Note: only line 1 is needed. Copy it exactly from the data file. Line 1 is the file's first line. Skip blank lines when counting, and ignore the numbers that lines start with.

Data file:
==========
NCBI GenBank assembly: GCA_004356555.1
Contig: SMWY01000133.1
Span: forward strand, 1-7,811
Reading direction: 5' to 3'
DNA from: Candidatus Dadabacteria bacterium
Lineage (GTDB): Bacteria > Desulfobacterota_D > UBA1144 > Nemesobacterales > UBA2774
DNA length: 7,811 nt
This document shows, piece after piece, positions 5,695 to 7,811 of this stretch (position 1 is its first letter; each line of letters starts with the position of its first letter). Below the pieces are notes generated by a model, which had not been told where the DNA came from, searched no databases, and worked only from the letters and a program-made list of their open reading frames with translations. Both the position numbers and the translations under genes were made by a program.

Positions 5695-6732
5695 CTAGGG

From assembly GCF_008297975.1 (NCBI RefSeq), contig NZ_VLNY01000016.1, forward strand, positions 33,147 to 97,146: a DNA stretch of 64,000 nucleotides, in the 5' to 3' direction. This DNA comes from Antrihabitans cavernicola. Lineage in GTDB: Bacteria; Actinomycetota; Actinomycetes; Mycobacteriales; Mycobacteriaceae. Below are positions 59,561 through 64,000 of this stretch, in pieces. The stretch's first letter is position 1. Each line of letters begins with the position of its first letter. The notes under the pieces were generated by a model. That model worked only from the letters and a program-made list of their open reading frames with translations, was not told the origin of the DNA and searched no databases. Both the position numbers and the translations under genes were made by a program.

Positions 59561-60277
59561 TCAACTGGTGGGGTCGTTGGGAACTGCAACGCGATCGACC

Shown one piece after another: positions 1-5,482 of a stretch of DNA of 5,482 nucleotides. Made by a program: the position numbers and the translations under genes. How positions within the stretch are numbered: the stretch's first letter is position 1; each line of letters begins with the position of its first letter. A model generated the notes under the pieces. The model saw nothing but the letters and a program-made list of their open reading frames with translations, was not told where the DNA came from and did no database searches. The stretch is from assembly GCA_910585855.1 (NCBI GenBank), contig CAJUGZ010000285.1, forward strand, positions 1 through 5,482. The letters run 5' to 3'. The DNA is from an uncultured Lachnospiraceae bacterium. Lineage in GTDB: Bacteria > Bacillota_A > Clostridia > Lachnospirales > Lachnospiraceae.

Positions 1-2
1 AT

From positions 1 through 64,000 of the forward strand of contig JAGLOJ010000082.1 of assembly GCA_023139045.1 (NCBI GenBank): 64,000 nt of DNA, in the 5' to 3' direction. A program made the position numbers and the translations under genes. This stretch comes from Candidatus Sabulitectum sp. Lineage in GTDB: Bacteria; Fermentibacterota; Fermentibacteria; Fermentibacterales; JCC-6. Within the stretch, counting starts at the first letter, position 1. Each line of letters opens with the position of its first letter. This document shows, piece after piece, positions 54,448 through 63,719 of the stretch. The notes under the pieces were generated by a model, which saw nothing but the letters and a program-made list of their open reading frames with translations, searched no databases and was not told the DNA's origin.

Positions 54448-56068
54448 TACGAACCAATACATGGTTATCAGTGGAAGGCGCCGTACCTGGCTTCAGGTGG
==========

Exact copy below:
NCBI GenBank assembly: GCA_004356555.1